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Mars

Mars One Selects Second Round Candidate Astronauts 216

Posted by samzenpus
from the right-red-stuff dept.
First time accepted submitter techfilz writes "The Mars One Project has selected 1058 second round candidates out of more than 200 000 applicants from over 140 countries. There are another two selection rounds to go before the lucky few get a one way trip to Mars. Starting in 2018, four astronauts will leave for Mars every two years to begin a human settlement partly funded by crowdsourcing and a reality TV show."
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Mars One Selects Second Round Candidate Astronauts

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  • Re:Seriously? (Score:4, Interesting)

    by Anonymous Coward on Monday December 30, 2013 @05:05PM (#45821991)

    Actually, Neil Armstrong was not able to get life insurance before the Apollo mission, where they had a 50% chance of returning alive. He signed hundreds of photos for his wife to sell for $50 each (or something like that). He tried to make sure she had enough to survive on if he died by selling his autographs.

  • Re:Seriously? (Score:3, Interesting)

    by CohibaVancouver (864662) on Monday December 30, 2013 @05:36PM (#45822325)

    What I don't understand is the people saying they shouldn't even try

    It's not that they shouldn't try, it's that they shouldn't waste everyone's time on what is so obviously a publicity stunt. No one is ever going to get to Mars with this plan.

    Are you telling me that four years from now their launch vehicle, spacecraft, landing craft and habitation structures will be built and ready to be deployed? That the BILLIONS of dollars this endeavour will cost will have been raised?

    Virgin Galactic hasn't even announced the date for orbital flights.

    None of the world's space agencies have figured out how to land people on Mars.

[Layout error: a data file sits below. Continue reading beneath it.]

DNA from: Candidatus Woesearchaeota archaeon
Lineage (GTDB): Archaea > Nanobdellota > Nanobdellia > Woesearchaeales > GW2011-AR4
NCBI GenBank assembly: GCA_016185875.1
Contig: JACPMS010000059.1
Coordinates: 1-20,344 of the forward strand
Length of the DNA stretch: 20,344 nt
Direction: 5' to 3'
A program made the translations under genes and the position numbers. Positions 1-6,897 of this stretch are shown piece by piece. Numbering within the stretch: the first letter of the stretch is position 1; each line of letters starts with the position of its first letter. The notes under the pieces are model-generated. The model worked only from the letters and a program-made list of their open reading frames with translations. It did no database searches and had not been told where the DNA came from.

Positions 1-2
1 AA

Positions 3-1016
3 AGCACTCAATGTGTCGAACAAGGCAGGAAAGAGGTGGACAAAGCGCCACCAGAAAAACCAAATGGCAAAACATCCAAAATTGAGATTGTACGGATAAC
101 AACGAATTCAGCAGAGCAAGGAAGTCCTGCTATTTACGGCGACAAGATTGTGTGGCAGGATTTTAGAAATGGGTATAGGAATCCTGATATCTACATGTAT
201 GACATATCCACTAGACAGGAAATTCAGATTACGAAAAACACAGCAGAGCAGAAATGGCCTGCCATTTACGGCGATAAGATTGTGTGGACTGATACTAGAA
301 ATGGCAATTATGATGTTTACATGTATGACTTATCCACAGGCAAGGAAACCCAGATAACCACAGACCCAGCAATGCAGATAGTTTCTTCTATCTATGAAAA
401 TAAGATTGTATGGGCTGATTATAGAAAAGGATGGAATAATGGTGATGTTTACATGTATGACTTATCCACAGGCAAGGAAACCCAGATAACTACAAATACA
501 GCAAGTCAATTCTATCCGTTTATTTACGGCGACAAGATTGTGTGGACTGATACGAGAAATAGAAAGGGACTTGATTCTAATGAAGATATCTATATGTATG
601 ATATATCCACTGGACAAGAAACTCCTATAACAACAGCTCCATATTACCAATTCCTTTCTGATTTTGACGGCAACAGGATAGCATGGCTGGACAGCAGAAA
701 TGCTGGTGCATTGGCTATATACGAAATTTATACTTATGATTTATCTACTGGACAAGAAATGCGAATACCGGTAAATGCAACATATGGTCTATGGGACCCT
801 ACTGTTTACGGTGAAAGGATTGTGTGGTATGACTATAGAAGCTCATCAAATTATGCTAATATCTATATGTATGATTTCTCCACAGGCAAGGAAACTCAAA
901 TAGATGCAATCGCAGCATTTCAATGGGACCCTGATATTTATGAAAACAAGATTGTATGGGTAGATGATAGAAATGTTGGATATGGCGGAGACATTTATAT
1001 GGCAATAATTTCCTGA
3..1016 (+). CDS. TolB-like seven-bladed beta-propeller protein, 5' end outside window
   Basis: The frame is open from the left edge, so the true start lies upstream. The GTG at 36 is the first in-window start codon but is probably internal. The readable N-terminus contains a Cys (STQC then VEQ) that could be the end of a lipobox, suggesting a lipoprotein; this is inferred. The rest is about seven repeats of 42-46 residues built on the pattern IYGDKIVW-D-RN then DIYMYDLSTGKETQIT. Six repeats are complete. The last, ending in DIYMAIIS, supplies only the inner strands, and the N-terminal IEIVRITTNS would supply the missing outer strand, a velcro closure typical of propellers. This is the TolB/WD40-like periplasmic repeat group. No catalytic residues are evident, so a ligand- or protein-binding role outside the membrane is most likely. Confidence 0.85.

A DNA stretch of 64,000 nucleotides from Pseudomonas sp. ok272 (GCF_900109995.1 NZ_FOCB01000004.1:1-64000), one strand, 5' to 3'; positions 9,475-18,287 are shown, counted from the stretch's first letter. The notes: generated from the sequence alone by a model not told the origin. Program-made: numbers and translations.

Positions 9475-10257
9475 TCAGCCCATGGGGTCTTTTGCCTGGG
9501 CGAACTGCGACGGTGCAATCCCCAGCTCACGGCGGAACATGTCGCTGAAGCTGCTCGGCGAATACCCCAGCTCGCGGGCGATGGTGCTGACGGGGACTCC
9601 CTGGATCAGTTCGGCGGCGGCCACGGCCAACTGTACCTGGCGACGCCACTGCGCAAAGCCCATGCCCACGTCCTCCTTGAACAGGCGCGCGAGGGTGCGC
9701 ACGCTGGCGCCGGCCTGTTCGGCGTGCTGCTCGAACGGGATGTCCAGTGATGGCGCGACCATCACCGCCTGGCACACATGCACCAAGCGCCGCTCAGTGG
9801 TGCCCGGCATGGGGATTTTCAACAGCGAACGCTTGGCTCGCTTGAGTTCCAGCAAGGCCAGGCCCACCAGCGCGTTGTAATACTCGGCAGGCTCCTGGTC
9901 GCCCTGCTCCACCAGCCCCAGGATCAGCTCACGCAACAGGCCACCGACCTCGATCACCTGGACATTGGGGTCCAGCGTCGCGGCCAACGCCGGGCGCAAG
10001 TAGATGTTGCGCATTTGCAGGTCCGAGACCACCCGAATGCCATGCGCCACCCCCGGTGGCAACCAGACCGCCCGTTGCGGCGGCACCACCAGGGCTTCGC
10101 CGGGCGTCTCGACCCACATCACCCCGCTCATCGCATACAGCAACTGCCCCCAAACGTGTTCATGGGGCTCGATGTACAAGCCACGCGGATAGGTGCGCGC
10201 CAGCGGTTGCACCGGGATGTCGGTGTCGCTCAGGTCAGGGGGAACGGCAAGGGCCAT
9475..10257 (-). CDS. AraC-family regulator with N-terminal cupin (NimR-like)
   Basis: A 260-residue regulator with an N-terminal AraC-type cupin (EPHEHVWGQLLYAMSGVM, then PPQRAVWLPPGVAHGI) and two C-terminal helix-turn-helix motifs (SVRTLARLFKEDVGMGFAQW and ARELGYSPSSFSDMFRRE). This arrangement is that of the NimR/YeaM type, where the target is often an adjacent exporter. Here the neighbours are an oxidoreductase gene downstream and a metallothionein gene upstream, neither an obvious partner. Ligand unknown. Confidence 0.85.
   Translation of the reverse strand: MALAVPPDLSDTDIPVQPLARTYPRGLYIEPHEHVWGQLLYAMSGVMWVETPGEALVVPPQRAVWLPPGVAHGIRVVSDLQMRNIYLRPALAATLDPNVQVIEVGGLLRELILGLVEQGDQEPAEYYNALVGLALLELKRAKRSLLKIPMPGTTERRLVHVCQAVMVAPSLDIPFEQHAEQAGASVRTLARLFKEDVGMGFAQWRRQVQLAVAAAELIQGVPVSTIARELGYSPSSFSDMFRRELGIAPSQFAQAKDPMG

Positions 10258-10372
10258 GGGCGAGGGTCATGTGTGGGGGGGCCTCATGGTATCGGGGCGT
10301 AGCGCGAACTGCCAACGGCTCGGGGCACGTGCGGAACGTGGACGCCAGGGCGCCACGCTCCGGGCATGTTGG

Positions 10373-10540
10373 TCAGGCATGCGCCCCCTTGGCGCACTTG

...yet these jokers have it all worked out? I don't think so.

  • by CohibaVancouver (864662) on Monday December 30, 2013 @05:54PM (#45822495)

    The technology has existed for decades

    Actually, no.

    We can send robots to Mars, but we still don't have the technology to send people there -

    - A craft that can support people for the ~200-day journey to Mars through interplanetary space (including protecting them from ionizing radiation) has never been built and we don't know how.

    - The creation of a landing craft is a tremendous challenge. Granted, Mars One is 'supposedly' a one-way trip so many of these issues are mitigated, but assuming the astronauts would want to come home you need to launch from the surface of Mars and then return to earth. No craft that has ever landed on Mars has returned to terra firma.

    Wired had a good overview of these issues here -

    http://www.wired.co.uk/news/archive/2013-05/31/getting-to-mars [wired.co.uk]

  • Re:Seriously? (Score:4, Interesting)

    by mrxak (727974) on Monday December 30, 2013 @06:36PM (#45822879)

    Ah yes, the "let's fix our problems here at home first" argument. I hate to break it to you, but we will always have problems. Humans have always had problems and we excel at finding new ones no matter how many old ones we solve. We can either choose to keep working at fixing them, for billions of years as we colonize the universe, or we can wait for the next extinction event in a much shorter time span and have a permanent solution.

    I'm imagining a caveman not so long ago saying that we shouldn't cross that river until we figure out how to live off the resources in a one-hour walking radius around our cave.

    You know what would really advance our ability to live here on Earth? Figuring out how to live in environments totally hostile to our way of life. Terraforming another planet will teach us how to live in balance with nature here. Learning how to conserve and recycle resources on another world, where we have no choice but to do so, will help us be sustainable on Earth. You clearly look at this as a win-lose proposition. Money spent on space exploration is money not spent here at home. But the fact is, space exploration helps us here at home. It helps our economy, it gives us new technologies that work here just as well on Earth, it does a lot.

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